Wednesday, March 21, 2007 | It’s only a matter of time before Mike Aguirre thinks you’re corrupt — if he doesn’t already.
There was a time when the city attorney’s brand of shake-’em-down, take-no-prisoners politics seemed refreshing. City Hall was under investigation by nearly everyone, and few allegations appeared implausible as the city’s finances sank deeper into the red and its political fibers unwound.
But his act is wearing thin. Recently, Aguirre again chose to wander down a wild path in which he has publicly impugned individuals or groups based on fragments of information. He deemed the mayor’s top development aide corrupt and called a press conference to demand a federal investigation — but offered scant evidence of what exactly constituted the corruption.
After two years of investigation into the Liberty Station development, he curiously came up with his first allegation of misdeeds on a Friday evening as the Union-Tribune prepared to go to press with a two-part series looking into the development. And last week he issued a terse statement tying the Little Italy Association to state and federal investigations.
These all seem like worthy alleys of investigation. But there are two problems. First, the allegations don’t appear to have been completely and thoroughly investigated yet. Second, like the boy who cried wolf too many times, it’s hard to tell when Aguirre has something legitimate anymore.
Unfortunately, this has become a troubling pattern for a city attorney who has very publicly announced more investigations and allegations than can be counted, yet actually followed through on a precious few.
We have both supported and opposed Aguirre in the past. We believe his pension case had to be filed given the depth of the city’s financial troubles and the evidence of impropriety. His case was based on sound legal theory, despite its current troubles in court. His sharp questioning of consultants and other public officials during public meetings brought a new level of conscience to council chambers. We appreciate his zeal for protecting the public good.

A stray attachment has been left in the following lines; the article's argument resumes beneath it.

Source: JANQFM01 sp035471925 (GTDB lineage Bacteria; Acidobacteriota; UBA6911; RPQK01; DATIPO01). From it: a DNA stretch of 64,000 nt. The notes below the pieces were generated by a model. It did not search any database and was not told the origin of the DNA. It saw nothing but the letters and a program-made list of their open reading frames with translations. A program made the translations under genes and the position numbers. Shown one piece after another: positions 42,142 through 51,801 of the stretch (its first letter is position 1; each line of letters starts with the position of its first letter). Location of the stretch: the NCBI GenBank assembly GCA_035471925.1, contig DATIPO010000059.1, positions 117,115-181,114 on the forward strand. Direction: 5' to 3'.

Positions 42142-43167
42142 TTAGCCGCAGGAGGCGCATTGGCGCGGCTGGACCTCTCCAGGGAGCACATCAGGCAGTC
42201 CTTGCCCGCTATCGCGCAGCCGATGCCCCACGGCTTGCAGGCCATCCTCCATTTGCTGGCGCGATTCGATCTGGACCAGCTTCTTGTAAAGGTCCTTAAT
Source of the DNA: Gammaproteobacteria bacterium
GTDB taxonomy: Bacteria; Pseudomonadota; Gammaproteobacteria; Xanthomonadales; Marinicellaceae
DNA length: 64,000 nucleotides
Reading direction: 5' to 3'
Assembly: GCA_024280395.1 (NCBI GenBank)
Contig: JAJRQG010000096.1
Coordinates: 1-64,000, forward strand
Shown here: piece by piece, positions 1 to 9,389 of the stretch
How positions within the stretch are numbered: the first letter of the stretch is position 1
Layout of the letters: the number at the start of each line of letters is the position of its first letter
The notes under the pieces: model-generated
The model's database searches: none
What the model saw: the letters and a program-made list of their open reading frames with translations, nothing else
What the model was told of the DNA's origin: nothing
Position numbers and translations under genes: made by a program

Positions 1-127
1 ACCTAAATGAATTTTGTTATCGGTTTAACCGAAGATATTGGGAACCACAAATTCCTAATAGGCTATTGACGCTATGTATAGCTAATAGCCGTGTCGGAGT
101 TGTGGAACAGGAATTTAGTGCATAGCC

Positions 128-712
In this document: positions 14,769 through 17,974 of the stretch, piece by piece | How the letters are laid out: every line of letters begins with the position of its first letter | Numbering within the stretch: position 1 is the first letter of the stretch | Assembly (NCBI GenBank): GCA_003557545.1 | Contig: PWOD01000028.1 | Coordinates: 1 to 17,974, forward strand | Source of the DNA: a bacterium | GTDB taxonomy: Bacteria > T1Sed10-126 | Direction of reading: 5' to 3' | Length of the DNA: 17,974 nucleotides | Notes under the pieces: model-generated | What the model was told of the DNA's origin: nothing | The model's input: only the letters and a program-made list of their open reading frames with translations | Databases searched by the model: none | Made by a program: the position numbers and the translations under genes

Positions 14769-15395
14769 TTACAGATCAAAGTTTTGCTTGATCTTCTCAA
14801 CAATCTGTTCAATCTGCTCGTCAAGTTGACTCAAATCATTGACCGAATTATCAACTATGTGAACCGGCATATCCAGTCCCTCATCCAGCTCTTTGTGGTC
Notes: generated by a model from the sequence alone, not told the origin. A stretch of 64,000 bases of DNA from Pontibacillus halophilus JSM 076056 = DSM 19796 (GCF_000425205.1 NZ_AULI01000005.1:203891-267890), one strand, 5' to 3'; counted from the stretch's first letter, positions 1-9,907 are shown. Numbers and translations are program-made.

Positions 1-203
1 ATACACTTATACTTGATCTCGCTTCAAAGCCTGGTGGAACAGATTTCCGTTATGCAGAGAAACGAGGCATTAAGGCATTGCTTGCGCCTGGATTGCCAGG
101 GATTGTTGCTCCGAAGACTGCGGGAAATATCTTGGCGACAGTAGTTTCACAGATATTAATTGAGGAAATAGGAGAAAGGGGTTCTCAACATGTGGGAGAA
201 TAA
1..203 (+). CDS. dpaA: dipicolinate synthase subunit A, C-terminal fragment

Aguirre often attracts criticism that he has “not won a case” since he took over. He has, indeed, lost some high-profile legal battles. But he did the city a service by crafting a successful settlement between San Diego and the Securities and Exchange Commission when other officials may have used negotiations to shield their own culpability. His management of that effort spared the city — and its taxpayers — punitive actions from the federal government.
Aguirre oversaw the successful defeat of the ominous and potentially devastating lawsuit filed by developer Roque de la Fuente and his legal maneuvering forced former investment consultants to the city’s pension fund to pay millions after alleged wrongful acts. And, despite opponents’ cries to the contrary, his office needed a housecleaning following the disastrous tenure of the previous City Attorney Casey Gwinn.
But we have also criticized the city attorney for using words such as “investigation” and “corruption” not as ultimate tools of justice, but rather as blunt political weapons of intimidation. He has launched countless investigations into a wide range of municipal business. They include numerous probes into pension conflicts of elected officials; his own office; Councilman Jim Madaffer; Naval Training Center; the relationship between former Mayor Dick Murphy and union head Ron Saathoff; the county Board of Supervisors; and more.
However, more than two years into his first term, he has produced next to nothing in the way of charges or closure, instead coming up with only sound bites that resonate with a public that long ago lost its faith in city government.
Ten months ago we asked the city attorney to wrap up a long list of announced investigations. Today, even more probes have been announced, and we are still waiting for the conclusion of even one.
As we’ve said in the past, this sort of shoot-first, ask-questions-later investigating both sullies the reputations of those in the crosshairs and degrades the power that an effective investigator in Aguirre’s position could have.
City Hall still needs Mike Aguirre. It needs his attitude, his intelligence and his oversight. What it doesn’t need is the reckless manner in which he sometimes chooses to use these skills.
In order to be an effective politician and a worthwhile leader, Aguirre must understand that people can disagree with him and still be honest. Today, disagree with the city attorney, and it’s not that you’re wrong, or that you’ve simply come to a different conclusion than him. It’s that you’re corrupt.
The people of San Diego need Mike Aguirre to be their attorney. They don’t need him to serve as their self-appointed moral compass.
Part of Aguirre’s appeal has been the combat he’s waged against an unfortunate legacy of San Diego leaders past. But, if he’s not more careful with his position of power, he will be left battling his own unfortunate legacy.